According to the Correctional Association of New York, the Big Apple may have taken a big bite out of crime but 1/3 of the black men in their 20's is in prison, on probation or on parole.
Recent figures put out for California by the Center on Juvenile and Criminal Justice found that almost 40% of black men in their 20's are in prison, on probation or parole on any given day. California's "three strikes" sentencing law is also impacting certain groups disproportionately. The San Francisco-based group's study also found that blacks were 17 times more likely to be caught by the new stricter law. Willie L. Brown, Jr., the Mayor of San Francisco, addressing a news conference held to release the Center's findings said, "It doesn't take a genius to realize something is wrong when you look at the numbers."
Yes, something is clearly wrong when Blacks are only 7% of the population in California but account for 32% of the prison population; when police officers can be so scared of a Black man that they would fire 40 shots before they learn that he was unarmed; when more than 20 men -- almost all Arab and/or Muslim -- are sitting in prison on secret evidence; and when the level of policing is a function of the economic and/or racial status of the neighborhood.
In 1989 during one of our summer driving tours through the U.S., my family and I were surprised to be pulled over twice in an upscale neighborhood just outside New York City in a matter of 30 minutes. Meanwhile, we were hard pressed to find a cop to ask directions in the less desirable neighborhoods a few streets down. Were we pulled over because six brown people in an old beat up 1976 Volare just did not belong in the rich neighborhood?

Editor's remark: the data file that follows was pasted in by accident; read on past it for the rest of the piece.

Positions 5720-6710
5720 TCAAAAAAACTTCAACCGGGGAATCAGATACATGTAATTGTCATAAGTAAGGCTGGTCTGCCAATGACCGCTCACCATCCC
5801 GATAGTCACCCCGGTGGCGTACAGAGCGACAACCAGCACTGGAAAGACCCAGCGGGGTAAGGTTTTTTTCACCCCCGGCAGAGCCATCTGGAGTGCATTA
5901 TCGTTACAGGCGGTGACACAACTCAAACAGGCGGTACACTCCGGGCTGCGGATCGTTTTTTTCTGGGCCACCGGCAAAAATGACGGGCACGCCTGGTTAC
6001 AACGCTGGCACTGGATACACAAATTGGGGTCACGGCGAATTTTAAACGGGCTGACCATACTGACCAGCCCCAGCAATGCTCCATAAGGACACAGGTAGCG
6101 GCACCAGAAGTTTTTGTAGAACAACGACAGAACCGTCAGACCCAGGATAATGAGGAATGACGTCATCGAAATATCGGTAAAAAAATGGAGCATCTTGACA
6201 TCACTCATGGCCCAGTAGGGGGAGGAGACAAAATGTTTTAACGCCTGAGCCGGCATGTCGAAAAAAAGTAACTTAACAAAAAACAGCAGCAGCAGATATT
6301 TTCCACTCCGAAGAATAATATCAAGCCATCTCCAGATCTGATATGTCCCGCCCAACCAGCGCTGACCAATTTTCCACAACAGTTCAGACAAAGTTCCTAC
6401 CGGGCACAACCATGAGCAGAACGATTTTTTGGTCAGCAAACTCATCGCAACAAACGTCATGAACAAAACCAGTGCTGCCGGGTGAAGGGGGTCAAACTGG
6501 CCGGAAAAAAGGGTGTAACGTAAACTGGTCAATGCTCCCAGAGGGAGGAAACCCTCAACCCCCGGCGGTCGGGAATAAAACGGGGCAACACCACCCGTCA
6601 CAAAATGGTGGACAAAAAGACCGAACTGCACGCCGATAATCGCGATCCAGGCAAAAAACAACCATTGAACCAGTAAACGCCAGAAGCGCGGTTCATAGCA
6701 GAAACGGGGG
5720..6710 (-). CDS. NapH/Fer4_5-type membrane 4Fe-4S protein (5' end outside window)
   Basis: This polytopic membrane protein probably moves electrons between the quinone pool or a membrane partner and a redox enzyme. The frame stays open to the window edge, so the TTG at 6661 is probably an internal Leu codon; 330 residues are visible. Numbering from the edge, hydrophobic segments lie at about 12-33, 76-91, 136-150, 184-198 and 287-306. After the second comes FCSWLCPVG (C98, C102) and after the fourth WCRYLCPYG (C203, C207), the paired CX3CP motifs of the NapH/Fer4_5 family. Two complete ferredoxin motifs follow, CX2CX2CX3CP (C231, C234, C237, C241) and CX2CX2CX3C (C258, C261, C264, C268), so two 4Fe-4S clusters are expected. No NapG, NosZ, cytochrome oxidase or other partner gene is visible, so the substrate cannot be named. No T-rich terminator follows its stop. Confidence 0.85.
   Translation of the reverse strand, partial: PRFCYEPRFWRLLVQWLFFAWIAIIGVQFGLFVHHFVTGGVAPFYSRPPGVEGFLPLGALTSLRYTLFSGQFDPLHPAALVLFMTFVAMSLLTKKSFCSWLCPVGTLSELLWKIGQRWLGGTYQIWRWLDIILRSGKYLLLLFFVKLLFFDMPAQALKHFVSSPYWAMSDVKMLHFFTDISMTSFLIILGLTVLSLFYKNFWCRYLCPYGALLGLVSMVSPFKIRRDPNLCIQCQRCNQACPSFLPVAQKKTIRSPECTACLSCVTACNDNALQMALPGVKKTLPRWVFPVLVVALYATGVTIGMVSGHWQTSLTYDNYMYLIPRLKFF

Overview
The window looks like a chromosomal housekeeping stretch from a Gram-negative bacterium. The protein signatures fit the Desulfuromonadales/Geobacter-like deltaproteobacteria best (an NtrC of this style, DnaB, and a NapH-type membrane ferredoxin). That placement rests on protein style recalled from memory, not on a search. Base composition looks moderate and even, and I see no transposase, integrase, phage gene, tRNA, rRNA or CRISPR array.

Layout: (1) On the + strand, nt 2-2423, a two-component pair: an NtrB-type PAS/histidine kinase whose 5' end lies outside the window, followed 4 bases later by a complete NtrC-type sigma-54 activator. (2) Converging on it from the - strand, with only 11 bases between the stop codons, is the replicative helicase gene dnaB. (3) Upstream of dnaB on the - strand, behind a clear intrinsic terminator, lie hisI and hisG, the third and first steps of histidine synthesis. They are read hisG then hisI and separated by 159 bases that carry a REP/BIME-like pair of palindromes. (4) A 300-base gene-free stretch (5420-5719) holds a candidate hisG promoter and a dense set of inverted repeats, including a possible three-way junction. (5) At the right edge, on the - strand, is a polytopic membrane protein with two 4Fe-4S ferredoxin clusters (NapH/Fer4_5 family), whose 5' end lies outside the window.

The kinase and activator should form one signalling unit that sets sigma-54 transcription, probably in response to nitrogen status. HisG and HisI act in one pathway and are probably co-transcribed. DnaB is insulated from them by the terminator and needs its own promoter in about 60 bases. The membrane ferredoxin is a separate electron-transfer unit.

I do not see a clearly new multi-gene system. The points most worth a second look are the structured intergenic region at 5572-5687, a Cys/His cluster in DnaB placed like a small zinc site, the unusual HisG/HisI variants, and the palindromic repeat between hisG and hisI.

Getting tough on crime by building more prisons and imposing harsher penalties may win votes and provide temporary respite but do not solve the root causes: social problems, housing shortages, unemployment, family breakdown, and the multitude of complex issues confronting the inner cities. As Criminologist James Q. Wilson of UCLA told the Philadelphia Tribune, there is no easy answer but society must "try to profoundly change the circumstances of people in their early years of life."
Discrimination in law enforcement, prosecution and sentencing contribute to the problem and must also be tackled. The vicious circle fueled by the systemic and entrenched discriminatory practices, police targeting and profiling and the mistrust and downright hatred of the police will continue unabated.
What can society expect from individuals who come out meaner and tougher than before their encounter with the Justice system? Can our societies continue to tolerate or even withstand this?
Some critics liken the race card to a "Get out of jail free card" in Monopoly. Far from it. Claims of discrimination must not be dismissed. On the same note, they should not enable criminals to get away on technicalities. For the rule of law to prevail and the justice system to gain respect in the eyes of disenfranchised communities, the issue of racism -- whether actual or perceived -- must be tackled head on. The system could not ask for a better opportunity to begin this process by ensuring that Imam Jamil gets a fair and transparent trial and allegations of targeting by the Imam and his supporters are investigated by an independent body. Indeed, this is also an excellent occasion for national Muslim, African-American and other civil rights organizations to push for a thorough examination and investigation of race, discrimination, profiling and unfairness in the Justice system.